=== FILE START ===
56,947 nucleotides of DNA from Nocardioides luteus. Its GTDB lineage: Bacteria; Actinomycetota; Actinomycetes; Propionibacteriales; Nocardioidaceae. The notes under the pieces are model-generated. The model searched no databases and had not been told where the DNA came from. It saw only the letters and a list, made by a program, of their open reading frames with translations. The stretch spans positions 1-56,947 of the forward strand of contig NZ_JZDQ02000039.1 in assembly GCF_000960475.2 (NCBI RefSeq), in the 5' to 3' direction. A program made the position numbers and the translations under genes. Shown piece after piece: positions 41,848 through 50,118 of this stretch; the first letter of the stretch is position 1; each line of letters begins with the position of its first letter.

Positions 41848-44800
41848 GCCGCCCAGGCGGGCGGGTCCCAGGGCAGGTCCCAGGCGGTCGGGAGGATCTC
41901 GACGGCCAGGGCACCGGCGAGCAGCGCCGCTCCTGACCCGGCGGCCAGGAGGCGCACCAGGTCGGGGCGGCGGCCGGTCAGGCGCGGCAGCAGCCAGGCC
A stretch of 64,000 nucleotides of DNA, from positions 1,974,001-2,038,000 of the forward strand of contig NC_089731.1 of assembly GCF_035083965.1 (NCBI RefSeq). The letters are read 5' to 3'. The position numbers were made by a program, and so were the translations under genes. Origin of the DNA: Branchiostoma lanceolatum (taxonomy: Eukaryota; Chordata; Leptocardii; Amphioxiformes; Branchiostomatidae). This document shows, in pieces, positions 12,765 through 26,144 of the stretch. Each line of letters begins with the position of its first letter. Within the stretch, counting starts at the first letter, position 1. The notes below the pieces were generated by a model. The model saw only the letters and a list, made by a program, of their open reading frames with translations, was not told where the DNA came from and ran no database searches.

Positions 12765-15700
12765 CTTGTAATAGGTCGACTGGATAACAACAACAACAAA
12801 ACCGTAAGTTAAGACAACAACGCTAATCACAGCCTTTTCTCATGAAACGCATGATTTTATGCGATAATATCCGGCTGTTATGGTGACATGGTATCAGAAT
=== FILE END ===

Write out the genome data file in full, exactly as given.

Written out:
56,947 nucleotides of DNA from Nocardioides luteus. Its GTDB lineage: Bacteria; Actinomycetota; Actinomycetes; Propionibacteriales; Nocardioidaceae. The notes under the pieces are model-generated. The model searched no databases and had not been told where the DNA came from. It saw only the letters and a list, made by a program, of their open reading frames with translations. The stretch spans positions 1-56,947 of the forward strand of contig NZ_JZDQ02000039.1 in assembly GCF_000960475.2 (NCBI RefSeq), in the 5' to 3' direction. A program made the position numbers and the translations under genes. Shown piece after piece: positions 41,848 through 50,118 of this stretch; the first letter of the stretch is position 1; each line of letters begins with the position of its first letter.

Positions 41848-44800
41848 GCCGCCCAGGCGGGCGGGTCCCAGGGCAGGTCCCAGGCGGTCGGGAGGATCTC
41901 GACGGCCAGGGCACCGGCGAGCAGCGCCGCTCCTGACCCGGCGGCCAGGAGGCGCACCAGGTCGGGGCGGCGGCCGGTCAGGCGCGGCAGCAGCCAGGCC
A stretch of 64,000 nucleotides of DNA, from positions 1,974,001-2,038,000 of the forward strand of contig NC_089731.1 of assembly GCF_035083965.1 (NCBI RefSeq). The letters are read 5' to 3'. The position numbers were made by a program, and so were the translations under genes. Origin of the DNA: Branchiostoma lanceolatum (taxonomy: Eukaryota; Chordata; Leptocardii; Amphioxiformes; Branchiostomatidae). This document shows, in pieces, positions 12,765 through 26,144 of the stretch. Each line of letters begins with the position of its first letter. Within the stretch, counting starts at the first letter, position 1. The notes below the pieces were generated by a model. The model saw only the letters and a list, made by a program, of their open reading frames with translations, was not told where the DNA came from and ran no database searches.

Positions 12765-15700
12765 CTTGTAATAGGTCGACTGGATAACAACAACAACAAA
12801 ACCGTAAGTTAAGACAACAACGCTAATCACAGCCTTTTCTCATGAAACGCATGATTTTATGCGATAATATCCGGCTGTTATGGTGACATGGTATCAGAAT